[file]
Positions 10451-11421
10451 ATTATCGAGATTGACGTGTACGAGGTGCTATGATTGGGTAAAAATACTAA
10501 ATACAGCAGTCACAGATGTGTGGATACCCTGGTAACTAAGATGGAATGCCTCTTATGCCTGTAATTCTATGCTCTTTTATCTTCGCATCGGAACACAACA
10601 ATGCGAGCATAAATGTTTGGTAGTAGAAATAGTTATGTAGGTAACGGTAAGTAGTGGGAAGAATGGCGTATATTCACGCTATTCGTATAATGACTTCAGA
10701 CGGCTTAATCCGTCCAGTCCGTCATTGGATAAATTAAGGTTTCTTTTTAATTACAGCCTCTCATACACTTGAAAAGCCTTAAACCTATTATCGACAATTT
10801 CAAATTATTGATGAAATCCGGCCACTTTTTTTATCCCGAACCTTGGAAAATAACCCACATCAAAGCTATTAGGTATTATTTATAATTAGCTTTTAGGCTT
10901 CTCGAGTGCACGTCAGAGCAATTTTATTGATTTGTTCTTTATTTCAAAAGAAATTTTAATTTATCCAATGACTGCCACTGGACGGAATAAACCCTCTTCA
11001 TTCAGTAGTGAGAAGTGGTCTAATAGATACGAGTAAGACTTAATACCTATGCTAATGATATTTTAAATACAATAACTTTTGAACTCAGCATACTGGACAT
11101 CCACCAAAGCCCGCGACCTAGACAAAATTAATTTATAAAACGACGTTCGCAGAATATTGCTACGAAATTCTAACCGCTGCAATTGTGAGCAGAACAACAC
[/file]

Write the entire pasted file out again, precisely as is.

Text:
Positions 10451-11421
10451 ATTATCGAGATTGACGTGTACGAGGTGCTATGATTGGGTAAAAATACTAA
10501 ATACAGCAGTCACAGATGTGTGGATACCCTGGTAACTAAGATGGAATGCCTCTTATGCCTGTAATTCTATGCTCTTTTATCTTCGCATCGGAACACAACA
10601 ATGCGAGCATAAATGTTTGGTAGTAGAAATAGTTATGTAGGTAACGGTAAGTAGTGGGAAGAATGGCGTATATTCACGCTATTCGTATAATGACTTCAGA
10701 CGGCTTAATCCGTCCAGTCCGTCATTGGATAAATTAAGGTTTCTTTTTAATTACAGCCTCTCATACACTTGAAAAGCCTTAAACCTATTATCGACAATTT
10801 CAAATTATTGATGAAATCCGGCCACTTTTTTTATCCCGAACCTTGGAAAATAACCCACATCAAAGCTATTAGGTATTATTTATAATTAGCTTTTAGGCTT
10901 CTCGAGTGCACGTCAGAGCAATTTTATTGATTTGTTCTTTATTTCAAAAGAAATTTTAATTTATCCAATGACTGCCACTGGACGGAATAAACCCTCTTCA
11001 TTCAGTAGTGAGAAGTGGTCTAATAGATACGAGTAAGACTTAATACCTATGCTAATGATATTTTAAATACAATAACTTTTGAACTCAGCATACTGGACAT
11101 CCACCAAAGCCCGCGACCTAGACAAAATTAATTTATAAAACGACGTTCGCAGAATATTGCTACGAAATTCTAACCGCTGCAATTGTGAGCAGAACAACAC